Both his first name and his last name are among the most common in the German-speaking world, but this Hans Meyer is unique, and not only because the 70-year-old is the only coach to lead a team to domestic cup glory in both the former GDR and today's united Germany.
Something of a cult has grown up around Meyer, mainly due to his witty, acerbic and wry comments. In most interviews, he comes across as an amused and sarcastic observer, without ever forgetting to tell the odd joke about himself. He is a controversial figure, branded a loudmouth by his critics, but that is never going to worry him in the least.
“In football, you very quickly create a legacy for yourself, but you end up piddling all over it just as quickly," Meyer once responded to a word of praise. Like him or loathe him - and most members of the German football family love him – Meyer commands respect. He is a member of the German Academy for Football Culture, who credited him with the footballing quote of the year in 2007: “With awe-inspiring regularity, football is somehow always the same."
Much as he is a big personality and likeable character, Meyer was also a highly successful coach. He won the GDR Cup three times with Carl-Zeiss Jena in 1972, 1974 and 1980, and also led his men to the 1981 European Cup Winners’ Cup final, although Jena lost that match 2-1 to Dynamo Tbilisi in Dusseldorf.
After the collapse of the communist bloc, Meyer initially built up a reputation in the Netherlands, earning rave notices in a spell at the FC Twente helm from 1996 to 1999 for his team’s dashing playing style, before he returned to the German Bundesliga with Borussia Monchengladbach, and then stunningly saved Hertha Berlin from relegation.
In 2007, he led Nurnberg to German Cup glory, before returning to Monchengladbach and saving the fallen giants from relegation. He called time on his coaching career in 2009, and is currently a member of the Borussia executive committee. FIFA.com has assembled a collection of Meyer’s finest quotes.
“After a 2-2 draw, he came to our dressing room wanting to swap shirts. I said to him: ‘You're not getting one. But you'll have thousands of them next season.’ He didn't laugh, so he failed the test - he has no sense of humour."
Asked why Daniel Felgenhauer, his team's opponent that day, ended up not joining Borussia Monchengladbach
“I've now gone down in history as a cup winner in the GDR and in the West. About time too, there aren't that many of us left."
After leading Nurnberg to German cup glory in 2007 against Stuttgart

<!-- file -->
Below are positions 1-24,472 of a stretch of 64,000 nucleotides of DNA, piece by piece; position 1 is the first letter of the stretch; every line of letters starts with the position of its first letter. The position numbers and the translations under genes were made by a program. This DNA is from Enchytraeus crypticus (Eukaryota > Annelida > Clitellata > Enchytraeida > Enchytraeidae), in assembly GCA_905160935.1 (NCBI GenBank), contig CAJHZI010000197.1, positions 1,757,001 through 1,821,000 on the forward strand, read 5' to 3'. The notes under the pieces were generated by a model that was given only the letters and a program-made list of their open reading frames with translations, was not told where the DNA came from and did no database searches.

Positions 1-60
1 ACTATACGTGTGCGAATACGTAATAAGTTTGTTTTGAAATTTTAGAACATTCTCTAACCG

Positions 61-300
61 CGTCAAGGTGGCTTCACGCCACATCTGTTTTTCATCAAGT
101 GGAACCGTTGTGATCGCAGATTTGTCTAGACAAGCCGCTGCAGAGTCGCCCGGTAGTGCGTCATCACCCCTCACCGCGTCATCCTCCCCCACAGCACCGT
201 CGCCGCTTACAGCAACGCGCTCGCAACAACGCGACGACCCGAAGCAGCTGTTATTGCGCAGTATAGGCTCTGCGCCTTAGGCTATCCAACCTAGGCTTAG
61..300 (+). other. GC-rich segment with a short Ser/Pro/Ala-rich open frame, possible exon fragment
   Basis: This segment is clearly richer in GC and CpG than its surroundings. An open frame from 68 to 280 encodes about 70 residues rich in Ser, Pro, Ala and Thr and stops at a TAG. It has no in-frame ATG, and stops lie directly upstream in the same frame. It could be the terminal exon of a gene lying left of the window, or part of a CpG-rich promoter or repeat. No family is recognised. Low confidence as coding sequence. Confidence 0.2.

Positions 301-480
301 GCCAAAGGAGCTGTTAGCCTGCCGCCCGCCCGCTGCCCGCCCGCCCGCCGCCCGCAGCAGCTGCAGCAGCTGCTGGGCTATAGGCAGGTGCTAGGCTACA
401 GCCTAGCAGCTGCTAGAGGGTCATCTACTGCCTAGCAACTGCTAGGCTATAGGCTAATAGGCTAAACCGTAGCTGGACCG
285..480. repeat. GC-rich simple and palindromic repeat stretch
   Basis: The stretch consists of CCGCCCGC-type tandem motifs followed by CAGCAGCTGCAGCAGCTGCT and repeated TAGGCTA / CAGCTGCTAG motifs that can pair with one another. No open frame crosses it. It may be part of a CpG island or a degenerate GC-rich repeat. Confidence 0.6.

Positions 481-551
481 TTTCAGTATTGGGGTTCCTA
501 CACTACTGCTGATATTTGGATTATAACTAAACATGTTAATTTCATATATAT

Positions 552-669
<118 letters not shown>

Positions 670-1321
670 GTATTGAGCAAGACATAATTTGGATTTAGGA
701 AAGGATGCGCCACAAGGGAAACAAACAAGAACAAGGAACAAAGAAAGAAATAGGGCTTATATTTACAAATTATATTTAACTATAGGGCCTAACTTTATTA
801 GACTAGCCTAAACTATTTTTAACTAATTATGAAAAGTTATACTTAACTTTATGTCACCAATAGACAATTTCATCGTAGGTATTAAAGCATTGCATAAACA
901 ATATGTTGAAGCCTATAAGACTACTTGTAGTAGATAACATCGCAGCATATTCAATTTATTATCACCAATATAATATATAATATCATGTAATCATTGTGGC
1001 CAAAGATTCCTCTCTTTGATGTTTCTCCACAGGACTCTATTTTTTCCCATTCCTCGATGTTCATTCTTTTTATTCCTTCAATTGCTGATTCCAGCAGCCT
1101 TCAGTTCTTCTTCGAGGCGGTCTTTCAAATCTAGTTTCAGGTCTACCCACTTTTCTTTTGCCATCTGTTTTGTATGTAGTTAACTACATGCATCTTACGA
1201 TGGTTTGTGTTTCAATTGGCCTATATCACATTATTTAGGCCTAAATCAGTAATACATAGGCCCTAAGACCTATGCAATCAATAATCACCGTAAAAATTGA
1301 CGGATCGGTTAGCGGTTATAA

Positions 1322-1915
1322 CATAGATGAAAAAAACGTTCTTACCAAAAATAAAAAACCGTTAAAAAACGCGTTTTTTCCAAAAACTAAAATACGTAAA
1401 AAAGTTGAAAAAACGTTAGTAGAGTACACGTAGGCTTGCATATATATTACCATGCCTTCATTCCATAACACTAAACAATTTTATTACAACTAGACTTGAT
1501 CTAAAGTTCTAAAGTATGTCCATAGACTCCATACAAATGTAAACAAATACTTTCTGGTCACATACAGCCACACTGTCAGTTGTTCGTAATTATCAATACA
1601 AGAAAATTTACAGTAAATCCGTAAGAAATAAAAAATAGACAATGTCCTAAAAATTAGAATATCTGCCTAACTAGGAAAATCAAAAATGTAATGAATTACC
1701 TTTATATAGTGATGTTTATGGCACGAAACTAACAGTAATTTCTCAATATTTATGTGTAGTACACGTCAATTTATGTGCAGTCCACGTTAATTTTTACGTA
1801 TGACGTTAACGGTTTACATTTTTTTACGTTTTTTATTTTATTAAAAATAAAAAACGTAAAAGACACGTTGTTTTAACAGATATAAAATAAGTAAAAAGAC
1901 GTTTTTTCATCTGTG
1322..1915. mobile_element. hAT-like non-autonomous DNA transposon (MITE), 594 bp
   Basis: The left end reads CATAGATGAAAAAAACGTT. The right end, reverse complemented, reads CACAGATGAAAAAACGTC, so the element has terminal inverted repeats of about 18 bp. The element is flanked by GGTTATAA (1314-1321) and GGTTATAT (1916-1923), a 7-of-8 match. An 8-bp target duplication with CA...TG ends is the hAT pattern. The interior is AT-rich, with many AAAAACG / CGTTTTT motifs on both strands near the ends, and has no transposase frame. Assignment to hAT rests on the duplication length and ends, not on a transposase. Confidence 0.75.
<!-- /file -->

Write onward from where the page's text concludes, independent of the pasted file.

“We led 1-0 against Tiblisi and lost 2-1. You carry that around with you for the rest of your life, but at the same time it was also the greatest thing I achieved as a coach."
Reflecting on the 1981 European Cup Winners’ Cup final, when Carl-Zeiss Jena lost to Dynamo Tiblisi
“Goalkeeper Jorg Stiel once said I was the best coach he ever had. Later I found out he'd only ever had two."
On a statement by the former Switzerland keeper, who worked under Meyer in Monchengladbach
“My wife ordered me to stop going out into the garden, because I can’t tell a rose from a cauliflower."
Asked why he had returned to coaching after taking a break
“We had to break off training for half an hour because the players were so thrilled. Some even broke into tears."
On signing a contract extension in Monchengladbach
“I can't say for now. Otherwise I'll have a problem when my wife comes to me on Christmas Day with a lovely present of ribbed underwear."
Asked if a draw away to Bayern Munich was the best possible Christmas present
“I can choose the most brilliant tactics, motivate the players as well as possible, and hold perfect training sessions, but if we've lost four in a row, the directors stop saying hello, the squad dissolves into cliques, seething discontent breaks out around the club, and when everyone starts blaming everyone else, none of a coach’s abilities can help. Only a win helps."
On coaching a team through a dismal spell
“It was such a clear result, so I couldn’t have rigged the vote if I’d wanted to. But if it had come out the complete opposite to what I wanted, I'd have said it was only a test run."
On his squad electing Tomas Galasek, one of Meyer’s favourites, as Nurnberg captain
“I guess we won't surrender top spot after this."
After Nurnberg’s shock 3-0 Bundesliga opening day victory over Stuttgart, sending his team to the top of the embryonic standings
“If you're trying to put a halo on my head, I'll rip it off again at once."
On his ability to gauge a mood
“I'll never be old enough to get over all the surprises football has in store for you."
Reflecting on a long and successful career